I am an X-Men guy. I love all that Marvel and DC have to offer these day in regards to television, but the X-Men were always my team. So when I first got wind that The Gifted was going to be a live-action show starring my favorite group of people who possess the X gene, I was excited. However, I feared we’d be graced with another perfunctory attempt at pleasing fans like me. (Does anyone remember a little failed attempt called Weapon X from the ’90s?) Still, I wanted to give the new breed of mutants a chance.
The X-Men universe is nothing without its characters, whether it’s the antihero characteristics and grumpiness of Wolverine or the mysterious former thief that is Gambit. Villains are another thing—X-Men would never have achieved as much success as it has without its charismatic “ends justify the means” bad guy, Magneto. Now, it is apparently established that the more A-lister X-Men like Storm, Rogue, and Ice Man are not in this show, but let’s look at what and who we have at our disposal and how they fit in.
First, there is Polaris (Emma Dumont), the lady of magnetism. Whether or not the writers choose to go down the road of exploring her origins—and they should—she has proven to be solid character considering she is not someone every fan knows a lot about. She’s got a Wolverine-ish attitude about her in that she takes no crap from anyone and is constantly out to fight for what she believes is just. She’s been my favorite to watch thus far.
Then, there is Polaris’s boyfriend, Eclipse (Sean Teal), who has the power to absorb and manipulate photons. I’ll be honest: I was disappointed with this choice. At first glance, I thought the character was actually the sun-absorbing fireball known as Sunspot; whether that would have been a more interesting choice is hard to say, but I find Eclipse to somewhat dull. Everything he does is in the name of his love for Polaris, and he is not really developed further than that. He reminds me of Cyclops in how that character is defined by his love for Jean Grey but is otherwise a bit boring. My advice to whomever is in charge would be to make him darker and more troubled, and then he may bloom.
Then there is Thunderbird (Blair Redford), the Native American former soldier with superstrength and tracking abilities. Like Eclipse, he needs some further fleshing out, but his powers alone make him pretty interesting. I particularly like that The Gifted shows how his tracking abilities work, seeing as I never quite picture how such things would. Finally, there is Blink (Jamie Chung), the green-eyed teleporter, who appeared in the film X-Men: Days of Future Past but lacked any lines for the most part. In this version, however, she’s feisty and unruly and has a mysterious past that is just now coming to light. Plus, whatever is happening between her and Thunderbird could prove to be interesting.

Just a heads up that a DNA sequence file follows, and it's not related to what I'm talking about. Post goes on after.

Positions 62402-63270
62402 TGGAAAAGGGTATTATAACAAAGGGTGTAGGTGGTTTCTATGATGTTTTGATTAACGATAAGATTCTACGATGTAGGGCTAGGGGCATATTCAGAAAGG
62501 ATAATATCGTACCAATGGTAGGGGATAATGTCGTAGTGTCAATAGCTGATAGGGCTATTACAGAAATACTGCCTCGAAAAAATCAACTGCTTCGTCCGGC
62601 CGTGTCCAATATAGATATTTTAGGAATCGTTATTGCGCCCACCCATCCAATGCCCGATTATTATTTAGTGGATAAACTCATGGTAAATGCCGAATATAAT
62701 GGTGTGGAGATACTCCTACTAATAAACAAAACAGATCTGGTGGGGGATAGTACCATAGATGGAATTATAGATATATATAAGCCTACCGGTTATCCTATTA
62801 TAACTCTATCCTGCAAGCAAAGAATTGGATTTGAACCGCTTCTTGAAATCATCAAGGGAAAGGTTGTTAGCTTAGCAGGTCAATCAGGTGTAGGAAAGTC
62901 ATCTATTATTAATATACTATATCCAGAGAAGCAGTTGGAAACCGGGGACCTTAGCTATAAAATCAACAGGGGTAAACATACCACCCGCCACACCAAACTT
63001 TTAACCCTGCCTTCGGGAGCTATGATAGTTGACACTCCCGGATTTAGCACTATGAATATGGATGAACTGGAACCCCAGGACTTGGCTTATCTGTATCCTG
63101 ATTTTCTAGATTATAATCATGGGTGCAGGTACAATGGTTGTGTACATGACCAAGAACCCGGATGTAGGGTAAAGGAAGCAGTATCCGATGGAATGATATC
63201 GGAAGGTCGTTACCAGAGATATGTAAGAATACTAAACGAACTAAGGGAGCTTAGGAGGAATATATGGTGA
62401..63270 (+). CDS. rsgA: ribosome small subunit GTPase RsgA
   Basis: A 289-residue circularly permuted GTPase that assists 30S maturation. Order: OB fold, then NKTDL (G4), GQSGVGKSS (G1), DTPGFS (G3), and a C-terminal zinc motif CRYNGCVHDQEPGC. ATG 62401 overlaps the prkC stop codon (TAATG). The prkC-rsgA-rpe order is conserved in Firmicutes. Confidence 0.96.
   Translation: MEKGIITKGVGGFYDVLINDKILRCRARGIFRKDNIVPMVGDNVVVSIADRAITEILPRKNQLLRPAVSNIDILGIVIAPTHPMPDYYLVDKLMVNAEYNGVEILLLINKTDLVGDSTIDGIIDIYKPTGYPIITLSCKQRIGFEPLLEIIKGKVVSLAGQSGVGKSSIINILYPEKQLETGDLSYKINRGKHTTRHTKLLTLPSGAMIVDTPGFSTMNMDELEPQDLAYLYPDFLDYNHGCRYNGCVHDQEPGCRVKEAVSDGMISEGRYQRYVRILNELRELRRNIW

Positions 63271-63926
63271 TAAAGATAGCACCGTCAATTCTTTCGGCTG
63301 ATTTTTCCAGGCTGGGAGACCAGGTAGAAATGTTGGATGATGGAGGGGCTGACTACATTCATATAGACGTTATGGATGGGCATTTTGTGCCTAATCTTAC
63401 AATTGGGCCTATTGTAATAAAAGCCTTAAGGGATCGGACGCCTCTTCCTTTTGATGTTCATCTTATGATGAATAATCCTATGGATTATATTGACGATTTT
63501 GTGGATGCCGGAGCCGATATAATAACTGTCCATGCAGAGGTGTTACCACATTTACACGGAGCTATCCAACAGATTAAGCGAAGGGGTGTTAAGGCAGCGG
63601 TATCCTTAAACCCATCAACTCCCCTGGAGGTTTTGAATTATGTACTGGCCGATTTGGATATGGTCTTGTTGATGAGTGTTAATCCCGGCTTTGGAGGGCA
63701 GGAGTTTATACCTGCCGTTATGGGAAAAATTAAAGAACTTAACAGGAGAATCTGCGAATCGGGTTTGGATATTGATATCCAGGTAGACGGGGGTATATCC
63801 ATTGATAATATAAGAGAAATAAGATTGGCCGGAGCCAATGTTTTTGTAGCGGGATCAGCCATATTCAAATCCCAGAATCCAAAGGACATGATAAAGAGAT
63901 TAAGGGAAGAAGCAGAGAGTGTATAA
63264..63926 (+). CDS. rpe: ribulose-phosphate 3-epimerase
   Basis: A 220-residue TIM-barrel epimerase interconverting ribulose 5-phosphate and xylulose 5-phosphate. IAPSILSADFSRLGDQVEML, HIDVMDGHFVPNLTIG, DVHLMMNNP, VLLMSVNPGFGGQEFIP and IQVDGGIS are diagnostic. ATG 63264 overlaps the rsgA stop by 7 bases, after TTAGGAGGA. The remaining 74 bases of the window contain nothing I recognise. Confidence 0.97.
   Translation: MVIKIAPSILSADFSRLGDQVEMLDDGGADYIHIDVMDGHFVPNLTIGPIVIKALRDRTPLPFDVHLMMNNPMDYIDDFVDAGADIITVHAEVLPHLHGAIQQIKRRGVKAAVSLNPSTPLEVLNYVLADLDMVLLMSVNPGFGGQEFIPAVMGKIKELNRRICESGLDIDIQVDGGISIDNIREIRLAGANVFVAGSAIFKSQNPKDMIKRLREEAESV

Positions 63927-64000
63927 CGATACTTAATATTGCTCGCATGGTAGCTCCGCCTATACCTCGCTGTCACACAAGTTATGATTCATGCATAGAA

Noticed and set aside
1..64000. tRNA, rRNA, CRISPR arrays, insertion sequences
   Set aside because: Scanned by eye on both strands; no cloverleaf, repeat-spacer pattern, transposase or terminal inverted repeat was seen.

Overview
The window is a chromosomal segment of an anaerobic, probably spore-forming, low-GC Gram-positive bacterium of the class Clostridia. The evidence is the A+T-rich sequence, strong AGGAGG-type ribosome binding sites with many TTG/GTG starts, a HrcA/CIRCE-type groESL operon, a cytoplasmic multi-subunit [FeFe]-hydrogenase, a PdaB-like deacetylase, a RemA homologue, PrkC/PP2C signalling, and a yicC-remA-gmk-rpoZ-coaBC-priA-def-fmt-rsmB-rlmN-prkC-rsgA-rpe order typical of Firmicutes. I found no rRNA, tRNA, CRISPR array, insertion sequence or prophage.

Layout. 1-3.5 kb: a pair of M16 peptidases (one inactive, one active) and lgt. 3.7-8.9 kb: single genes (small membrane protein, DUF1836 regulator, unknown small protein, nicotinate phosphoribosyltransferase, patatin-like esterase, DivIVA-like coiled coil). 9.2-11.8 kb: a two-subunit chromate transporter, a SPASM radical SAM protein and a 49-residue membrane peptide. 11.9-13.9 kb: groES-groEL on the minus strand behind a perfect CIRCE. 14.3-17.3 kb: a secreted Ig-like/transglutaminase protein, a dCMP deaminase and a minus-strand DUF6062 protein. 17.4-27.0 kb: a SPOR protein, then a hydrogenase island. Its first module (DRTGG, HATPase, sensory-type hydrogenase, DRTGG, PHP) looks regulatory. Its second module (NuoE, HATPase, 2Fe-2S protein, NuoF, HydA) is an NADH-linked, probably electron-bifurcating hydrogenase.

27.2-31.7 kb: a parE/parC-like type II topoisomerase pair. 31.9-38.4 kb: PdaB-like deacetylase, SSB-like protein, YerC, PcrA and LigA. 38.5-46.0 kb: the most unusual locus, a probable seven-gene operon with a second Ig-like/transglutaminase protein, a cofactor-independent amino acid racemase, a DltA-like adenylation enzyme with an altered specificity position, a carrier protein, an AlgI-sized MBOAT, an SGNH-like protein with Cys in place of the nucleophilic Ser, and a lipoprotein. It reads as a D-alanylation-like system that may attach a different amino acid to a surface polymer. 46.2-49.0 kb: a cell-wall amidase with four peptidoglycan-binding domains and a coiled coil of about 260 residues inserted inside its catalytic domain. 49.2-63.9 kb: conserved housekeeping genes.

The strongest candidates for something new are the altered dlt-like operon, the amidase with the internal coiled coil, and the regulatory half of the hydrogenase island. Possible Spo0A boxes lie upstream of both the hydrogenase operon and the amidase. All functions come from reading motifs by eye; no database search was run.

My opinion on these characters? They are mostly working, and considering it’s the first season, they are doing awfully well. There is some work to be done, but they have massive potential.
And what about the plot? My problem isn’t so much with what is wrong, but rather what could go wrong. My point is made with the Strucker family: though I’m a fan of Stephen Moyer and Amy Acker, who portray Reed and Caitlin, the parents of newly mutated children Lauren (Natalie Alyn Lind) and Andy (Percy Hynds White), I feel there story is a tad too familiar. Reed is a mutant prosecutor turned mutant protector after learning that his own children are mutants—does this not sound awfully close to the story of Noah Bennett from Heroes (or even other X-Men stories)? I do not want The Gifted to go the Heroes route, namely, “Let’s take this awesome show and make go downhill more and more as seasons go on so that by the time it ends, it’s more of a mercy killing.” Heroes is defined by one good season—the first one. The Gifted has potential to be great, so let’s hope it doesn’t follow in Heroes’ steps.